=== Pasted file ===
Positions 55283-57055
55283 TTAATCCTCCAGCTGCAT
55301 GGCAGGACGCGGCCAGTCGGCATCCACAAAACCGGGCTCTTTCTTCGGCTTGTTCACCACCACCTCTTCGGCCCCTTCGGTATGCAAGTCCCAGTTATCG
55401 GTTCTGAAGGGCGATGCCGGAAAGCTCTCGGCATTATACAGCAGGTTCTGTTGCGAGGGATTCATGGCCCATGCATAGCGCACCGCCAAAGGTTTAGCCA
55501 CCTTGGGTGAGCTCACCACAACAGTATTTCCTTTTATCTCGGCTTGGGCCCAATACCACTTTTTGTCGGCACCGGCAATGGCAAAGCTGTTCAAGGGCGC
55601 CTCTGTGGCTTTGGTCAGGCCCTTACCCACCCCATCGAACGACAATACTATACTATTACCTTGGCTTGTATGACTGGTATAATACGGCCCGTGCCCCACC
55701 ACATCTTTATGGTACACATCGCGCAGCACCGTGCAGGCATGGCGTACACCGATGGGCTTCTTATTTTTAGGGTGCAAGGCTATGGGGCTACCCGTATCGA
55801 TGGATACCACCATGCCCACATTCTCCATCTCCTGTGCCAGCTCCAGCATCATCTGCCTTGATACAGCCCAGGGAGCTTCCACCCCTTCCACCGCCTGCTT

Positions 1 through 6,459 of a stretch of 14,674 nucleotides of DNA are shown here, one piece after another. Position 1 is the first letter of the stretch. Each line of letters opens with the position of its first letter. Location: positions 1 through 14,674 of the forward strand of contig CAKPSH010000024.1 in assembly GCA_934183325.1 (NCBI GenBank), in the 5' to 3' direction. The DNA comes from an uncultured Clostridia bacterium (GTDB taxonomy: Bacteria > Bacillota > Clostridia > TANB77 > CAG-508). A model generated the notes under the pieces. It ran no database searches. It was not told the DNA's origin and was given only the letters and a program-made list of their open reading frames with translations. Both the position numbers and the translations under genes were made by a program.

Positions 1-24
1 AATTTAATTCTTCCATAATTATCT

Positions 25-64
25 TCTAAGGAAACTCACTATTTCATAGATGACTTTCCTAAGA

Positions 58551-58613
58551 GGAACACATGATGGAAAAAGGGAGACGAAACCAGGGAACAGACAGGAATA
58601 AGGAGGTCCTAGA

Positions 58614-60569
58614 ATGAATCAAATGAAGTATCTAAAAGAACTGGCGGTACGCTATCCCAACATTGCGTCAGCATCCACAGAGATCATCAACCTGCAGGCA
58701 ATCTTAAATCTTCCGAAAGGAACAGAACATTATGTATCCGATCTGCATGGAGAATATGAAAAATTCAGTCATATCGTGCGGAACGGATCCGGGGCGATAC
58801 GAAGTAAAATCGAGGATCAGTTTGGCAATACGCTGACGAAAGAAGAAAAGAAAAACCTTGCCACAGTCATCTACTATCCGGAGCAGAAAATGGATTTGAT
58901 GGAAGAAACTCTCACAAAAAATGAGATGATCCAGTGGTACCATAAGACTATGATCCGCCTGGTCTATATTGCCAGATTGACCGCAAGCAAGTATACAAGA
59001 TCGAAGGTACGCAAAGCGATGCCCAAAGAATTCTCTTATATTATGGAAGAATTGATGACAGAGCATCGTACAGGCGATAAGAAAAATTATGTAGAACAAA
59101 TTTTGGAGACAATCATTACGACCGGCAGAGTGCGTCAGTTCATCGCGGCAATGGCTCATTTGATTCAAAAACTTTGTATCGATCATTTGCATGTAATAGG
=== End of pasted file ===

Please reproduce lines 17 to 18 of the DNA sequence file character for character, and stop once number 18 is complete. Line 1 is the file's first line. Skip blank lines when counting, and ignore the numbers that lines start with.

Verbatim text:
Positions 58614-60569
58614 ATGAATCAAATGAAGTATCTAAAAGAACTGGCGGTACGCTATCCCAACATTGCGTCAGCATCCACAGAGATCATCAACCTGCAGGCA